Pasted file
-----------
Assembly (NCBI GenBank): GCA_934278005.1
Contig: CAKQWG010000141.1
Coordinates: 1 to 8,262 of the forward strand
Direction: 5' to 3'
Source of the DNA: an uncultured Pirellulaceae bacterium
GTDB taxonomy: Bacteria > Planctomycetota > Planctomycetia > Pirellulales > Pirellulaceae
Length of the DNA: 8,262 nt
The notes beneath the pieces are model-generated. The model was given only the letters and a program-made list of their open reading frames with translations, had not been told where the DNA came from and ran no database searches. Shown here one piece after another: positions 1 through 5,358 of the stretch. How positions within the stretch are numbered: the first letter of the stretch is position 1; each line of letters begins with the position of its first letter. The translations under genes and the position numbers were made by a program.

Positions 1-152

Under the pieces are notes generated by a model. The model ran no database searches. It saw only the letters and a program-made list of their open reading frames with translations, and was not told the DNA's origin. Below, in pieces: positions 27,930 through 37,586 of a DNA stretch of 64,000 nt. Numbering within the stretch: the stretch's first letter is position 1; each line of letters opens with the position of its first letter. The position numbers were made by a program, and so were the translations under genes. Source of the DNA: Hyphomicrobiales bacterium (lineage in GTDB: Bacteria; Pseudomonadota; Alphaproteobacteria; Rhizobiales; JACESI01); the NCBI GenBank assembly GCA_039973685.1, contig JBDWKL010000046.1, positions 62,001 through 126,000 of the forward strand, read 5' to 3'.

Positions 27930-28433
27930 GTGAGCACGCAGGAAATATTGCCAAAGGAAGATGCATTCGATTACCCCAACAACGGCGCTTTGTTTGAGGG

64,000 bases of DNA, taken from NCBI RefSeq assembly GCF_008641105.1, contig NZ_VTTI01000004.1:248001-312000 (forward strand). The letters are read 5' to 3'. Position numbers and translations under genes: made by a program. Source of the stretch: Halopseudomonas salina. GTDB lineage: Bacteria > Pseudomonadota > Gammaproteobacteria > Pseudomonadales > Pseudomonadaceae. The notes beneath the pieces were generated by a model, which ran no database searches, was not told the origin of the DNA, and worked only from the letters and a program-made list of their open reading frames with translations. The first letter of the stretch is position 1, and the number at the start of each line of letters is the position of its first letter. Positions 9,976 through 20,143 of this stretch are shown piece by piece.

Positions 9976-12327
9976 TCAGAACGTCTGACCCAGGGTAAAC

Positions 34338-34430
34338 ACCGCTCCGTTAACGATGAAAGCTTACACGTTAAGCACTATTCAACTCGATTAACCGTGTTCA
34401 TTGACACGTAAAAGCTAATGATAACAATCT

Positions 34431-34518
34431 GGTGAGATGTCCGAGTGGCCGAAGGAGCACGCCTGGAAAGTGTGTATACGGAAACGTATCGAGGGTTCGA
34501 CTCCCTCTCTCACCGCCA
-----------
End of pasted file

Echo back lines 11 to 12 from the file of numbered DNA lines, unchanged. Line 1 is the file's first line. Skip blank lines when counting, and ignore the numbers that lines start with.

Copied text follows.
Positions 27930-28433
27930 GTGAGCACGCAGGAAATATTGCCAAAGGAAGATGCATTCGATTACCCCAACAACGGCGCTTTGTTTGAGGG